Re:Lesser of two evils? (1)

langelgjm (860756) | more than 4 years ago | (#28897819)

Indeed, if they left the books on people's devices and were sued by the rightsholder for infringement, there'd be no guessing as to damages, since presumably they'd have a record of each improper distribution. It also doesn't sound "willful", but willful infringement is a slippery thing. Probably wouldn't be attorney's fees, either, since those are typically punitive I think, and this was clearly a mistake. It's not like this is a bittorrent situation where the rightsholder can say "but 8 million people COULD have downloaded it."

Re:Lesser of two evils? (2, Interesting)

Fujisawa Sensei (207127) | more than 4 years ago | (#28897889)

I get the feeling that this was a decision by Amazon based on what would cost them less. Either delete these and face user wrath, or let users who have the books keep them and settle monetarily with the copyright holder. I think they may have underestimated the true cost of losing reputation with their user base, lawsuit cost aside.

Wrong, the correct answer is: "We will discontinue the sale, but we can not remove existing copies from a users' devices." Then raise a stink if the publisher tries to coerce them to do otherwise.

It's time for the Minute of Hate (4, Funny)

Drakkenmensch (1255800) | more than 4 years ago | (#28897725)

The irony that Orwell's 1984 describes "Children Heroes" who snitch on grown-ups is tasting sweeter with every passing moment.

Re:It's time for the Minute of Hate (3, Insightful)

damien_kane (519267) | more than 4 years ago | (#28898011)

The irony that Orwell's 1984 describes "Children Heroes" who snitch on grown-ups is tasting sweeter with every passing moment.

Except that our world is sliding closer and closer to a Brave New World than into 1984 (c'mon, it's 2009 already).
We as a people [in the western world] are taught to be complacent and kept in a "healthy" state of mind by being force-fed pleasure from a very early age.
There aren't the thought-police running around selectively re-educating people who go astray, no, instead we're sent to a shrink and spoonfed drugs until we're a normal, functioning member of society again. We're provided copious amounts of mindless drivel (reality TV) to appeal to our senses, while not really providing any benefit to us at all. Beyond that, sex is absolutely everywhere. Sure, it's frowned upon in some circles, but that doesn't make it go away, and there's more and more of it plasted on billboards, in magazines, in movies and television, every day.
Orwell's future is a relic of the Cold War, instead it is Huxley's vision of the future that is proving to be a reality, and that's not a good thing.

Re:It's time for the Minute of Hate (-1, Troll)

Anonymous Coward | more than 4 years ago | (#28898303)

Tell me, in all that self-righteous college-boy babble, is there any real message, or are you just showing off how Internet Cool And Smart you are?

What tripe. Cookie-cutter "I-Know-Why-Everyone-Else-Is-Stupid" blather.

No case (1, Interesting)

Fizzol (598030) | more than 4 years ago | (#28897737)

I don't think the guy has a legal leg to stand on. Amazon removed an illegal book, and the guy still has his annotations, useless or not.

Re:No case (4, Insightful)

Imagix (695350) | more than 4 years ago | (#28897893)

I disagree. The end user purchased the book in good faith and had absolutely no reason to even suspect that Amazon didn't have the US rights. What would have happened if Amazon had shipped physical books? Same sort of thing should happen. The end user still keeps the book, Amazon pays the appropriate damages to the rights-holders.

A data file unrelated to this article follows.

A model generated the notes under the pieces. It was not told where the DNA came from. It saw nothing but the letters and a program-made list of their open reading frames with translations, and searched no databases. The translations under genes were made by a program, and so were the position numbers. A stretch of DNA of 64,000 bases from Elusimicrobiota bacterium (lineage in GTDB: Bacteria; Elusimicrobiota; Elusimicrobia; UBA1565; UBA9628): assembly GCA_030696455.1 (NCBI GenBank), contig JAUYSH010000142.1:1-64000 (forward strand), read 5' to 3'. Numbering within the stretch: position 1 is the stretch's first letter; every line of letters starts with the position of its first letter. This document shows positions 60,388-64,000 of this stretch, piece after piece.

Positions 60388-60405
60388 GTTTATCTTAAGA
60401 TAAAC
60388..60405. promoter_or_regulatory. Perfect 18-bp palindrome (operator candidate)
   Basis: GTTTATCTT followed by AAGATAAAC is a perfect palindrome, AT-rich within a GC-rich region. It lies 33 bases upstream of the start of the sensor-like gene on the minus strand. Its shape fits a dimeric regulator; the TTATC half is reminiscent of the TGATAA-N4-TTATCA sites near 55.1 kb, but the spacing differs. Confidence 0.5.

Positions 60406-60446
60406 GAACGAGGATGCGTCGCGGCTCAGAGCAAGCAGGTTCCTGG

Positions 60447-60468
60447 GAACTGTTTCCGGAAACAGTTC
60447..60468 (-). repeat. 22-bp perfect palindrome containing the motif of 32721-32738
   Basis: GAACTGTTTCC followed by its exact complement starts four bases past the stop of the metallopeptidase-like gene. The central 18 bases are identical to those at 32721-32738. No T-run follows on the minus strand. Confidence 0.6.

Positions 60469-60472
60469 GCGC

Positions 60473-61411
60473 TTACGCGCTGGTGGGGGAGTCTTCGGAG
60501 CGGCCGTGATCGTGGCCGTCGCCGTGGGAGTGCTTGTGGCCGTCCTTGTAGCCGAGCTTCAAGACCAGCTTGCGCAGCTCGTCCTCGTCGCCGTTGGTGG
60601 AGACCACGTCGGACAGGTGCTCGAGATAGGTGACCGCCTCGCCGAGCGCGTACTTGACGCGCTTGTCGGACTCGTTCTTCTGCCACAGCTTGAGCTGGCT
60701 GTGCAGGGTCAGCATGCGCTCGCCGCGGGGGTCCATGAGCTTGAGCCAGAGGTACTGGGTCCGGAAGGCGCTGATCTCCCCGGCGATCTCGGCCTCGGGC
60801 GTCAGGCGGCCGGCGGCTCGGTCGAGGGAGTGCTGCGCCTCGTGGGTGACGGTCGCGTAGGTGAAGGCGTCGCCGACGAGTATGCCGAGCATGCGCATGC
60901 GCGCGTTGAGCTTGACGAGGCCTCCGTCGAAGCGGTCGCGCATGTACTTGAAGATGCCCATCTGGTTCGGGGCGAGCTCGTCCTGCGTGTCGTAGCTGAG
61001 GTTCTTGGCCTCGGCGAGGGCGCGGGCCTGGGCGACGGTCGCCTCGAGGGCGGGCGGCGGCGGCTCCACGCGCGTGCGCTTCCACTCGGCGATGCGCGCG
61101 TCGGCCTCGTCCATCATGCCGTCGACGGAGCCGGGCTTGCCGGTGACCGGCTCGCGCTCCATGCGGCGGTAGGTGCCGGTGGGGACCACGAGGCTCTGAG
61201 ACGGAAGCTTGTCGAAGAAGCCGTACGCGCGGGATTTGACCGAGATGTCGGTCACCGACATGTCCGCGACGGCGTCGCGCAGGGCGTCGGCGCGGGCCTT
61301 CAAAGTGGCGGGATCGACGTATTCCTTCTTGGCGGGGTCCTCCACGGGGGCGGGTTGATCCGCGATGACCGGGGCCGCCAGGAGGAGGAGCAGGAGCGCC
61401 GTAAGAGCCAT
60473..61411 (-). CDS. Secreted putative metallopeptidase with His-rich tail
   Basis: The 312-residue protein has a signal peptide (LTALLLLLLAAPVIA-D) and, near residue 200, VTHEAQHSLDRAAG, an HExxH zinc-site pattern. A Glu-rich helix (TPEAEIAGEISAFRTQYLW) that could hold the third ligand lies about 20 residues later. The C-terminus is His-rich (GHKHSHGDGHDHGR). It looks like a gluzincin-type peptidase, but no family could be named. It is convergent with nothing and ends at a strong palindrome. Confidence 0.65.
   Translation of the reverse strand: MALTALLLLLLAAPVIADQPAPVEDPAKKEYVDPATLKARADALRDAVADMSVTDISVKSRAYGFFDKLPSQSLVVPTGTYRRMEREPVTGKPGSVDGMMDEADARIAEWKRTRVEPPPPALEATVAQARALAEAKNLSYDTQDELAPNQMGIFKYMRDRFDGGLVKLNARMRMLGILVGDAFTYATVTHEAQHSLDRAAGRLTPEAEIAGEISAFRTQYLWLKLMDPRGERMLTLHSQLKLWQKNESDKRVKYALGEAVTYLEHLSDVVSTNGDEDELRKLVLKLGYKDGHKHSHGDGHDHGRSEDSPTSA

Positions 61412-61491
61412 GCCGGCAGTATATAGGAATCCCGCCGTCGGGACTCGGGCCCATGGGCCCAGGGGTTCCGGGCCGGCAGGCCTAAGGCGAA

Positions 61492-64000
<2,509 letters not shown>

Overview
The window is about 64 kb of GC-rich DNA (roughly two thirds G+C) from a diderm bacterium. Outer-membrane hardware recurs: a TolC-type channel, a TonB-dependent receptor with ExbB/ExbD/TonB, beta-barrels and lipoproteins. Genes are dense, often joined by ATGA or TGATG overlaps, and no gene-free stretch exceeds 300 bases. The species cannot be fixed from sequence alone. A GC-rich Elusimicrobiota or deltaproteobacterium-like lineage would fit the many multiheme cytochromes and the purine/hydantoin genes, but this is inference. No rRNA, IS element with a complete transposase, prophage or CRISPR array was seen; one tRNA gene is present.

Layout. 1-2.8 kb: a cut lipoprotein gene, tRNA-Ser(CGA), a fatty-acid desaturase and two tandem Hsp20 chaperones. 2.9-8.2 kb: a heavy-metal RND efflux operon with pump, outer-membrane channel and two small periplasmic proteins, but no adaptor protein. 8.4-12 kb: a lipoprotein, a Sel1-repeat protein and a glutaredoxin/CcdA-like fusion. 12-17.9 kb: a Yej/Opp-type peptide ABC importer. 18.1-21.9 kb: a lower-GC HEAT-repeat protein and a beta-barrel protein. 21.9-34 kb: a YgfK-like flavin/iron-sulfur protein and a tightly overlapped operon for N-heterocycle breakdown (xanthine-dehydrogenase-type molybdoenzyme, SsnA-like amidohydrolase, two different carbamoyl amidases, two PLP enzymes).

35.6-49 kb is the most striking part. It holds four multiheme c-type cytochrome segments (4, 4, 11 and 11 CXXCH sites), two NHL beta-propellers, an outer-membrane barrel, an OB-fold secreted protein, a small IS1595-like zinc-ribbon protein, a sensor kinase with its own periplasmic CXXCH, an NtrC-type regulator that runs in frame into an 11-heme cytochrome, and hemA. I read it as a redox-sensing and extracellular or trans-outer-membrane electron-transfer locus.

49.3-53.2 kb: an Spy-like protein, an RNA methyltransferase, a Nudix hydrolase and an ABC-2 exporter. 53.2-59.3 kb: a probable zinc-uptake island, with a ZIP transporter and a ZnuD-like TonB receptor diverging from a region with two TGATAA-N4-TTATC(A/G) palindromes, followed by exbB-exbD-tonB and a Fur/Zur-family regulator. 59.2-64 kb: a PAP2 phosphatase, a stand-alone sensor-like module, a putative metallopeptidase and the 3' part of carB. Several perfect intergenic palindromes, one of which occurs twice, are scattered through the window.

Re:No case (2, Interesting)

nacturation (646836) | more than 4 years ago | (#28898297)

I disagree. The end user purchased the book in good faith and had absolutely no reason to even suspect that Amazon didn't have the US rights. What would have happened if Amazon had shipped physical books? Same sort of thing should happen. The end user still keeps the book, Amazon pays the appropriate damages to the rights-holders.

Your post brings up an interesting case. If someone buys stolen property in good faith, never believing that it was stolen then the police inform them, they have absolutely no right to keep it and in all likelihood will not get their money back.

Of course, an unauthorized-to-sell book isn't the same as stolen property so I have no idea whether or not the right to keep the product has any similarity.

Re:No case (1)

genghisjahn (1344927) | more than 4 years ago | (#28898001)

Correct. Amazon did not improperly access the Kindle. It sucks, but with digital technology, it is possible to recover stolen property, which is what Amazon did and should have done. Before the authorized American edition of the Lord of the Rings was published, a company called ACE publishing released an unauthorized printing in the US. There was no way to take back the books once they had been sold but rest assured the publishers would've if they could've. It's safe to say Tolkien would have been on board with that since he wrote gobs of personal letters to Americans who wrote him letters about his books. He wanted them to realize that he wasn't receiving a dime for the copy of the books they bought in America since there was no authorized American edition. When doubleday finally came out with one, most of those readers gladly purchased an additional copy of the authorized book. ACE gave a nominal sum to the publishers/Tolkien, but far short of what they had actually earned. The reader was just out twice. It's not the exact same situation and I understand that in Tolkien's case, the author was still living. But I think the two instances are more similar than different.

Re:No case (3, Insightful)

CopaceticOpus (965603) | more than 4 years ago | (#28898013)

Imagine someone purchased a car, and spent many hours customizing and tuning it. The seller then realized he shouldn't have sold the car, so he sneaks into the garage in the middle of the night, takes the car back, and leaves the added components and the cash for the original purchase price lying on the floor.